I’ve been dreaming of my wedding day for as long as I can remember.
The theme, location, guest list, bridesmaids, dress style - you name it, and I’ve probably planned it. But it wasn’t until a few days ago that I realized how many wedding traditions revolve around a creepy and outdated ownership of the bride. How have these traditions survived to 2017 without further speculation?
1. Asking the father for permission.
I agree that it’s a sign of respect to ask for permission since marriage is such an enormous life step. But why does the groom traditionally only ask the bride’s father? And why does the bride not ask the groom’s parents for permission to marry their son, as well?
The only reasoning for this is that women were historically owned by men.
Once a woman was married, she transferred from being owned by her father to being owned by her husband. Since the bride was the property, there was no reason for her to ask the parents of the groom for permission to marry their son. This obviously is not the reason for the groom asking permission in the modern day, but the act of continuing such a sexist tradition is sexist, as well.
2. The father "giving away" his daughter.
I recognize that this represents little to nothing in modern culture. It can serve as a special way for a father to be with his daughter during such an important moment.
However, its sexist symbolism is similar to that of asking the father for permission. The fact that the father even has the ability to “give his daughter away” implies that she was owned by him in the first place and that she will now be owned by her husband.
The weird emphasis on this being the father and not the mother or any other family figure feeds into the overprotective-father vibe.
It’s unfortunately common for a father to reinforce rape culture by being overly controlling towards his daughter’s love and sex life. This can be extremely damaging. If a woman grows up feeling as though she belongs to her father, it may feel natural for her to feel owned by her husband. She may not be able to recognize what is and isn’t sexual, physical or verbal abuse.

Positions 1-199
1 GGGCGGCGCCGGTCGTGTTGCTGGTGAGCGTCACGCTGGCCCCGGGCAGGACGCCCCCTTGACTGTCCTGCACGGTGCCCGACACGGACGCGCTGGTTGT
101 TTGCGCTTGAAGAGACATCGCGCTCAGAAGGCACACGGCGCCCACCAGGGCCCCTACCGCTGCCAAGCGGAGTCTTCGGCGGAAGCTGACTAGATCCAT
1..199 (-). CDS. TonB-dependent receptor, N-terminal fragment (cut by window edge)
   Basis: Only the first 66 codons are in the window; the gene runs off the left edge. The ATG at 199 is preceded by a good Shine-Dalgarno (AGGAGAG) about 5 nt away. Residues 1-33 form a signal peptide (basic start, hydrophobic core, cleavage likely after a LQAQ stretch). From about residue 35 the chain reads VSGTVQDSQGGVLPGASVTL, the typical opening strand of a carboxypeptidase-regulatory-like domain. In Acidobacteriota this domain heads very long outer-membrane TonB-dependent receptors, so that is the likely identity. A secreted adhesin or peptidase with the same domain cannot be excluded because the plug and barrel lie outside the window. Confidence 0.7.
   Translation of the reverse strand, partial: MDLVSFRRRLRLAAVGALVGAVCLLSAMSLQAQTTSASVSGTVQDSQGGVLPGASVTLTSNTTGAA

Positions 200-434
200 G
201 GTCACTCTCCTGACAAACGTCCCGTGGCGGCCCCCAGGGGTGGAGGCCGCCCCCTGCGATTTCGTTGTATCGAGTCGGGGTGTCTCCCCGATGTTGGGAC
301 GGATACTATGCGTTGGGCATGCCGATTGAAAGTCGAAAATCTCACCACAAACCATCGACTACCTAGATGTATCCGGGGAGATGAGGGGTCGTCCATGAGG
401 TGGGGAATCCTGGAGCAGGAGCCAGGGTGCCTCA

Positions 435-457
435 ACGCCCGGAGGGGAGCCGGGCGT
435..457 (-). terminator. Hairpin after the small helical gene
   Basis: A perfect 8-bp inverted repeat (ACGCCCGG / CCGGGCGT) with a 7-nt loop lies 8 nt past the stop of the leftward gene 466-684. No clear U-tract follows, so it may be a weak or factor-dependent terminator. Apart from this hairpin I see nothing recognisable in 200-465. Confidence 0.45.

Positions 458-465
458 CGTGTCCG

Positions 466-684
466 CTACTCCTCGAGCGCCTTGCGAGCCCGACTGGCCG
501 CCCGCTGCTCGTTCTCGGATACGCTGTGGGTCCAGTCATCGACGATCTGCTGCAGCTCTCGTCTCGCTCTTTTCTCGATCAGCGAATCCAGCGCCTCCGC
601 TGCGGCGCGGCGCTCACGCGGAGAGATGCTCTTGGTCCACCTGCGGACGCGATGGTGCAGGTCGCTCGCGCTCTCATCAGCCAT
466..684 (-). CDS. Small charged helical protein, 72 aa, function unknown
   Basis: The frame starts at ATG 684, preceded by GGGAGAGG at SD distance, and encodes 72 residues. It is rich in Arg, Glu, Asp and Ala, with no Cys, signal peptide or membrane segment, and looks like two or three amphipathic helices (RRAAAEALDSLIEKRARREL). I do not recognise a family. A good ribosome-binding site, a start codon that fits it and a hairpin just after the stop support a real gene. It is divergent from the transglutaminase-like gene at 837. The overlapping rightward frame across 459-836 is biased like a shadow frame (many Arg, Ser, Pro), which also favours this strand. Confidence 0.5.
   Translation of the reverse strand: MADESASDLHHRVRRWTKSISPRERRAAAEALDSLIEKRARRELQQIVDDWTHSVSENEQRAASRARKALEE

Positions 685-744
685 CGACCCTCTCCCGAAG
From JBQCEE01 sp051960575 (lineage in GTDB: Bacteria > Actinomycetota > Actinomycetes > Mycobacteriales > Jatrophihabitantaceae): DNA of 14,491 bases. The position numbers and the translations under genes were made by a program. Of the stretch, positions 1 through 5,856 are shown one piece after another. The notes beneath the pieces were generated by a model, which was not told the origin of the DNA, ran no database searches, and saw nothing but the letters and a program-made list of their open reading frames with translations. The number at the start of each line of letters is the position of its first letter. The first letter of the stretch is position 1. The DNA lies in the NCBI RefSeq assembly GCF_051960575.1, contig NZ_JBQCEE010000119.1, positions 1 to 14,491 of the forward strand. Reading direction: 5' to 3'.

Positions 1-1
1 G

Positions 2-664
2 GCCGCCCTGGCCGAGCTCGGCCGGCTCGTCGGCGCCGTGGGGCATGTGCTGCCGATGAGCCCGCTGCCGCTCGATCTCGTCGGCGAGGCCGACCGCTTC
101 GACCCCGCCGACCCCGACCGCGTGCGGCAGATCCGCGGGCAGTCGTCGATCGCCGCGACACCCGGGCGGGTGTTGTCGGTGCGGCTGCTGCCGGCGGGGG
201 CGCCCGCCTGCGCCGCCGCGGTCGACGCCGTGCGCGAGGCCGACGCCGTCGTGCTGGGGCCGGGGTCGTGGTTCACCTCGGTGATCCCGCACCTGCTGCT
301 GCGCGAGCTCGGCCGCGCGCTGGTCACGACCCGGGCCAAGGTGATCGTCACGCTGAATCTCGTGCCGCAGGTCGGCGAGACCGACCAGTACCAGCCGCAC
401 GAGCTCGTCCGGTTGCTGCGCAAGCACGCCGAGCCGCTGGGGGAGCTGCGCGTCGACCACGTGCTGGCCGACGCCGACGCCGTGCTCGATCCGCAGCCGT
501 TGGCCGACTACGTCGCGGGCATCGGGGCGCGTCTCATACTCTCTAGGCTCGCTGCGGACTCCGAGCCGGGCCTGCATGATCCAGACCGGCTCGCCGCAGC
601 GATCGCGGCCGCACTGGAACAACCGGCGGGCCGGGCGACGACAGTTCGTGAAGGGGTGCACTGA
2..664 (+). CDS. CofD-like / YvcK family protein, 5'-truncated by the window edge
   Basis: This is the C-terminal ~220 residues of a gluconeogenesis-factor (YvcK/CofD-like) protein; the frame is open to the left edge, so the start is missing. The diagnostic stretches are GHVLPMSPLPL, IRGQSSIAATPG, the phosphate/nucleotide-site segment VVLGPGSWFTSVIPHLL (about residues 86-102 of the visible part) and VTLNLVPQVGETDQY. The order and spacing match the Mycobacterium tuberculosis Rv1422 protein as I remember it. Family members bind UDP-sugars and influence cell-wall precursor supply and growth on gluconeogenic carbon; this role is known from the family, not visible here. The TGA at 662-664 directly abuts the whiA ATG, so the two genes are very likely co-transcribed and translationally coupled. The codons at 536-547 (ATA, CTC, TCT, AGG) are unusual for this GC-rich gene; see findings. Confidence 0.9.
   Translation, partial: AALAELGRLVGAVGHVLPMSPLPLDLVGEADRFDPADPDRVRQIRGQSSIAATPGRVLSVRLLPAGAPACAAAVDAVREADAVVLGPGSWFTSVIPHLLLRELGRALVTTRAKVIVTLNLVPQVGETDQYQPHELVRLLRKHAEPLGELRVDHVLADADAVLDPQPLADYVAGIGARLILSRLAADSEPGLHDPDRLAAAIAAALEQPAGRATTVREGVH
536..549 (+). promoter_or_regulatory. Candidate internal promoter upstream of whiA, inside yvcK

3. The bride walking down the aisle.
This tradition, quite literally, puts the male on a pedestal. It also creates a disproportionate amount of power from the very beginning of their marriage.
4. White dress.
White symbolizes purity and virginity. It’s an old expectation for the bride to stay celibate until marriage, and that she is otherwise impure. This objectifies women and creates a sideways view of a woman’s character in relation to her sex life. I love "Say Yes to the Dress" as much as the next gal, but you better believe my dress won’t be white.
5. Taking the man's last name.
As a little girl, I would put my first name with the last names of my crushes to see if it sounded nice. It took me until now to realize how messed up that is. It’s so normalized for a woman to change her entire identity to that of her husband’s that we don’t even question it anymore.
It says that his family lineage is more important than hers. It also adds another layer of a woman becoming her husband’s property.
6. "You may now kiss the bride."
Just, no. This implies the power is in the hands of the man for their first kiss as a married couple.